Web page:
Mandatory minimum sentences have to go, even for crimes of violence, Governor Ralph Northam said Wednesday.
Northam, a Democrat, vetoed two bills that would have established mandatory minimum sentences in two instances — a 60-day term for domestic abusers who commit a second act of abuse in 10 years, and six month term for anyone who kills a law enforcement animal such as a police dog.
“While violence is unacceptable, these are crimes that can be addressed by a judge with full knowledge of the facts and circumstances of each particular case,” he wrote in a Washington Post op-ed. “There are better ways to ensure that the punishment fits the crime, and many of these ways are already in our code, such as sentencing guidelines.”
Ending mandatory minimums is a question of fairness for “communities of color,” he wrote. Northam has been meeting with African American and other minority group leaders since February, when photos of a person in blackface and another in a KKK robe on his yearbook page became public.
Republicans blasted Northam’s vetoes as putting political rehabilitation ahead of victims of domestic violence.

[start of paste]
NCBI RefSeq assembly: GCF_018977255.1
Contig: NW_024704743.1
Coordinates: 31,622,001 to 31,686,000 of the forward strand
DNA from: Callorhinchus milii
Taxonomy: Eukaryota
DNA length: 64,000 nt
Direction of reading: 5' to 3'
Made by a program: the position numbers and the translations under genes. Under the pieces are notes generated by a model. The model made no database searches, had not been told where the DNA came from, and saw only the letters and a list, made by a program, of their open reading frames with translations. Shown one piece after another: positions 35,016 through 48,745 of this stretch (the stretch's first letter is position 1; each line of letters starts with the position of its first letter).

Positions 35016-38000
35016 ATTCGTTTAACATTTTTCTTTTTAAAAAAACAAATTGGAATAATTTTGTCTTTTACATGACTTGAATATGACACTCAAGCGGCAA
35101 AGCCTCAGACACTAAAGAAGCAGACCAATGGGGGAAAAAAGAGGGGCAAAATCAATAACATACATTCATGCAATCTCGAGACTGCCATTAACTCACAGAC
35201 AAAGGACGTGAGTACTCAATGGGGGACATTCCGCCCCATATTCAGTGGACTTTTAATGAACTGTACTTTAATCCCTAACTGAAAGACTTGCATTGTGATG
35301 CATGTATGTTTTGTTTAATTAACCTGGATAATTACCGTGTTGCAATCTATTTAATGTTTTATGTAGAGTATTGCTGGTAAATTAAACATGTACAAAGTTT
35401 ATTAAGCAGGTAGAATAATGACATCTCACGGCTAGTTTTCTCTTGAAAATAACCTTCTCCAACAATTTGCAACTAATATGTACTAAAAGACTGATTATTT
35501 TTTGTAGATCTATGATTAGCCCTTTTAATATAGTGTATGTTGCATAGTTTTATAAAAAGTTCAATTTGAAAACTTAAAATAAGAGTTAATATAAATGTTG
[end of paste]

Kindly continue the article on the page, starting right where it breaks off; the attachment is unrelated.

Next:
“When Republicans called on Ralph Northam to resign in February, it was because we felt he could no longer effectively govern,” House Majority Leader Todd Gilbert said. “Today’s vetoes are proof of that. When given the choice of protecting women who have survived domestic abuse or attempting to repair his own racist legacy, he put himself first.”
House Bill 2042 passed both chambers with large bipartisan majorities, and was a project of both Gilbert and Del. Kathleen Murphy, D-Fairfax.
“This was a bipartisan effort to protect women from their abusers,” said Gilbert. “His veto today is unconscionable.”
Del. Rob Bell, R-Albermarle, was even more direct in his comments.
“Time and again [a victim’s] husband beats her, and time and again she prosecutes him. But even the third time he gets convicted, the Governor of Virginia says he doesn’t have to go to jail. It is obscene,” Bell said.
While the bill passed both the House and Senate with more than enough votes to overturn Northam’s veto, the legislature has adjourned for the year following annual one-day “veto” session in early April.
The vetoes came after the chambers rejected changes proposed by Northam earlier in the session.